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KCMO Civil Rights activist alleges 'taxation without representation' from BOPC

KCMO Police HQ
Posted at 8:44 AM, Jun 14, 2021
and last updated 2021-06-14 11:06:52-04

KANSAS CITY, Mo. — A Kansas City Civil Rights activist filed a motion Monday to intervene with the lawsuit filed by the Kansas City Board of Police Commissioners against the City of Kansas City, Missouri.

Gwendolyn Grant, the president and CEO of the Urban League of Greater Kansas City, announced that she filed to join the lawsuit on behalf of taxpayers, arguing the Board of Police Commissioners is carrying out "taxation without representation" and violating Missouri's Hancock Amendment.

The board's lawsuit was filed May 28 following the decision by the city council to reallocat $42 million in KCPD funding into a community services fund that can be accessed by the department.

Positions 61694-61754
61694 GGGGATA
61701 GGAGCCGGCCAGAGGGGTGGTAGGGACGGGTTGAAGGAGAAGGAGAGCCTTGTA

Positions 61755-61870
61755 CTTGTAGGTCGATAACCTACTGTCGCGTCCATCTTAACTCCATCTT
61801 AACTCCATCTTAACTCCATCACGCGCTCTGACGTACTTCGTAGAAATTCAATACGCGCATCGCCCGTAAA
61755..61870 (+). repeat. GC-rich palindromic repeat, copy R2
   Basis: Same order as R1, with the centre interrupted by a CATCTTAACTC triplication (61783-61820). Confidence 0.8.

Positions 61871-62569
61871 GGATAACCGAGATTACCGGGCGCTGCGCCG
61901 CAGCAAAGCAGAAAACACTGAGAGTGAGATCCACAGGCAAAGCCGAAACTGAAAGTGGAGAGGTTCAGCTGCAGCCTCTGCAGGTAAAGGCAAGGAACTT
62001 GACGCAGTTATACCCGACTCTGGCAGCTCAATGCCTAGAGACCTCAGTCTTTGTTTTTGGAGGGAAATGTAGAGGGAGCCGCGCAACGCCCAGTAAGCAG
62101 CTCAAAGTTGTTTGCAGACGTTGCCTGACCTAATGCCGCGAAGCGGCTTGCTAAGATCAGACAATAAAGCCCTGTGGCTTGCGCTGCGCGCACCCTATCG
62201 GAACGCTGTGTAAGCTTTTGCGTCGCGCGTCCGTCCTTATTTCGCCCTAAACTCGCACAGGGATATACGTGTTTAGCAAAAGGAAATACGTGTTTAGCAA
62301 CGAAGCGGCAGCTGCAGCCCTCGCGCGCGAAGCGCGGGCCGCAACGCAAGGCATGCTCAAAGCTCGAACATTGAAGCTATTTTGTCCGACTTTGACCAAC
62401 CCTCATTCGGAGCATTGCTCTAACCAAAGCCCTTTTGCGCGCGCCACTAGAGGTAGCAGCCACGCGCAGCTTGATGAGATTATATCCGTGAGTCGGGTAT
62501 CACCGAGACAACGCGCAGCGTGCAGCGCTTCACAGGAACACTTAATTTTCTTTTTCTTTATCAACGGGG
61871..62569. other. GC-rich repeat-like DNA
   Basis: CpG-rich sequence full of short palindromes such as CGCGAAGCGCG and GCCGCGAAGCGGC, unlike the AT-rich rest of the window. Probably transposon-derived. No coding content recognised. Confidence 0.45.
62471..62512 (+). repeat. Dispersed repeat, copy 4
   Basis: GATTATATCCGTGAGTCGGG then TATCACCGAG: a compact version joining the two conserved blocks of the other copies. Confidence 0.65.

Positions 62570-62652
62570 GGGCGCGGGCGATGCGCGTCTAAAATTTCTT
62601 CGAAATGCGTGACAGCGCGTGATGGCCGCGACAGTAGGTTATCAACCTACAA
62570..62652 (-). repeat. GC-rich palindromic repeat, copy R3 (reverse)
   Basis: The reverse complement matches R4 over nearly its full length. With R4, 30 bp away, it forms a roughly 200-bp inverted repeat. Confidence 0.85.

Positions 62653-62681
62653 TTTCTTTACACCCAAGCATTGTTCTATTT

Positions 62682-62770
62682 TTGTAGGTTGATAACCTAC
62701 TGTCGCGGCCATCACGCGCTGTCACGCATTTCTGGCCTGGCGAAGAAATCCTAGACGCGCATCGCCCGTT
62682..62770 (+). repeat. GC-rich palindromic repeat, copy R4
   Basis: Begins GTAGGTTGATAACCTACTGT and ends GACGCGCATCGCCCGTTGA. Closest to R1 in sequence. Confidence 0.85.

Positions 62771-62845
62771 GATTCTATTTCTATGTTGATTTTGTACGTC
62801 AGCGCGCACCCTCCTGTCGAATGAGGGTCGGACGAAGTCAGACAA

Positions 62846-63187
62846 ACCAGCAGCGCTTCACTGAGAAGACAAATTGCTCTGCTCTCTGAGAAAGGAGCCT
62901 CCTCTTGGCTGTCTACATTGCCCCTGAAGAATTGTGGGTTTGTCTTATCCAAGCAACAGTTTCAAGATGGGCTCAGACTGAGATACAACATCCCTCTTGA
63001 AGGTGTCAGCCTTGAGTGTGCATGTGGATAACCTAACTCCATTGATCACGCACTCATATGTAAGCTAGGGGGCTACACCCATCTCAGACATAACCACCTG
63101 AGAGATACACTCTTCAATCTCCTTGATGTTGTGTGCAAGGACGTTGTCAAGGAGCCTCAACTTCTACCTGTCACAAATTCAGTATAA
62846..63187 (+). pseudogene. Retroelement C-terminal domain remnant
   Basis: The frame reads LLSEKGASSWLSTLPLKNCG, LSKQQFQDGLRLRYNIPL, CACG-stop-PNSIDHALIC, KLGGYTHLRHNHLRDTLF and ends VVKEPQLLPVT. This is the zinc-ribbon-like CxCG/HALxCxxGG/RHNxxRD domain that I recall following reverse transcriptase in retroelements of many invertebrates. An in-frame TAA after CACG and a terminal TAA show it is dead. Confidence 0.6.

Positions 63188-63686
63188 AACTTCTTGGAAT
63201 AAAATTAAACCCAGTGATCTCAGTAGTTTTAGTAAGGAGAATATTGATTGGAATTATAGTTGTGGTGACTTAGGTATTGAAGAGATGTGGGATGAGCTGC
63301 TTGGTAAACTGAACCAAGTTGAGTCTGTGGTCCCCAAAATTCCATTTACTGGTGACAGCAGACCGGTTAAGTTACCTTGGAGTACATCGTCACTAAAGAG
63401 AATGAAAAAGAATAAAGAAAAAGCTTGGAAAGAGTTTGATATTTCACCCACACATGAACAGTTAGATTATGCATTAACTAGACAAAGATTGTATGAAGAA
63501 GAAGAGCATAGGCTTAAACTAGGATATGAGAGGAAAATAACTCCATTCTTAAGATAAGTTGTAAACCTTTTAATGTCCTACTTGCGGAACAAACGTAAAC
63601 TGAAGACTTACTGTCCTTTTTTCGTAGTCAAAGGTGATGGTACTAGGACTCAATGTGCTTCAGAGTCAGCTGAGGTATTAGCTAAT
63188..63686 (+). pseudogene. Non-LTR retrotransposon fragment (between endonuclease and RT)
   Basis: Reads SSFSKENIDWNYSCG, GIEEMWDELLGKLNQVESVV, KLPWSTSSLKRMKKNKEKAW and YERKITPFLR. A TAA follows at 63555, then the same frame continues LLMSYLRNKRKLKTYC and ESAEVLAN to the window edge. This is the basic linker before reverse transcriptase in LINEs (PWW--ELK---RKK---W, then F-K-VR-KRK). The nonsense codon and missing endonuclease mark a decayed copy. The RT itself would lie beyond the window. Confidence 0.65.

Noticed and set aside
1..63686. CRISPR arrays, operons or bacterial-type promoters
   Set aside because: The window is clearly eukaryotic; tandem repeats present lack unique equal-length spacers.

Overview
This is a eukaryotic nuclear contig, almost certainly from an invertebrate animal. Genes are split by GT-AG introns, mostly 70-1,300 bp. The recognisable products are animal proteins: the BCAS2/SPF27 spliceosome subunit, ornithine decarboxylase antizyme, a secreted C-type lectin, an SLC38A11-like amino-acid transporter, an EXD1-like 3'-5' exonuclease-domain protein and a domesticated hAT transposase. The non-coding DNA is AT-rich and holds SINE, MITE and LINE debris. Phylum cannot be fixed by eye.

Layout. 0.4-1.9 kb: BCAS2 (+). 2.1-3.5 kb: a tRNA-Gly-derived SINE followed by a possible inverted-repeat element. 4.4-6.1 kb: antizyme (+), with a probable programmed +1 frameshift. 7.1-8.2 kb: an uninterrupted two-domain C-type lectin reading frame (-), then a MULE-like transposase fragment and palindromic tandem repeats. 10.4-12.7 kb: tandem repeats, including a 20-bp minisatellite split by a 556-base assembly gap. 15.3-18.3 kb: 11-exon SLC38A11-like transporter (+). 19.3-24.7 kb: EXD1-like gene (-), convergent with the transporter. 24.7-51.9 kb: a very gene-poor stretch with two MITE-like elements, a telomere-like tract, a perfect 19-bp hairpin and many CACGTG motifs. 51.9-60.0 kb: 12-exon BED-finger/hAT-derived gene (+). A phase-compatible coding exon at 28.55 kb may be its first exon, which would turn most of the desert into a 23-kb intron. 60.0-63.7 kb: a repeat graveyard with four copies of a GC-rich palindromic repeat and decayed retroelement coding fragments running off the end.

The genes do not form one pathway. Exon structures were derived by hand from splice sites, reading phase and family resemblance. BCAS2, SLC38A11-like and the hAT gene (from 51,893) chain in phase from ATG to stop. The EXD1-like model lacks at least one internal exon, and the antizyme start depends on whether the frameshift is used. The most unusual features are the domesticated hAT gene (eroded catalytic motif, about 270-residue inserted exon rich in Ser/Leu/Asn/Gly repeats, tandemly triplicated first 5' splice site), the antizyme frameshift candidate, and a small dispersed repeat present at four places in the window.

The BOPC lawsuit alleges “efforts to hinder and obstruct the Board’s management and control of the police department’s budget, in violation of state law," and seeks reversal of the ordinance.

Mayor Quinton Lucas said the ordinance is an effort to take power back from Jefferson City, where the State dictates how the Board of Police Commissioners is run and who sits upon the board.

Grant wants to intervene in the lawsuit because she said the board's complaint and the current policing structure violate the Hancock Amendment and that the board diminishes the voting rights of minorities and violates the Equal Protection Clause.

“Today, I filed a motion to intervene in the lawsuit filed by the Board of Police Commissioners in order to assert my constitutional rights as a Kansas City taxpayer and as an African American,” Grant said. “Enough is enough. Kansas Citians cannot be made to write a blank check to a Board that does not answer to us, is unrepresentative of our needs, and sues our elected officials when they don’t acquiesce to the Board’s every demand.”

Essentially, Grant's announcement outlines how she considers the board to be a state agency - since they are State appointed - and claims that the Hancock Amendment prevents state agencies from forcing cities to allocate funds as directed by the State.

Grant alleges that the board being in charge of allocating police funding is taxation without representation. She also plans to seek payment of attorney fees from the board.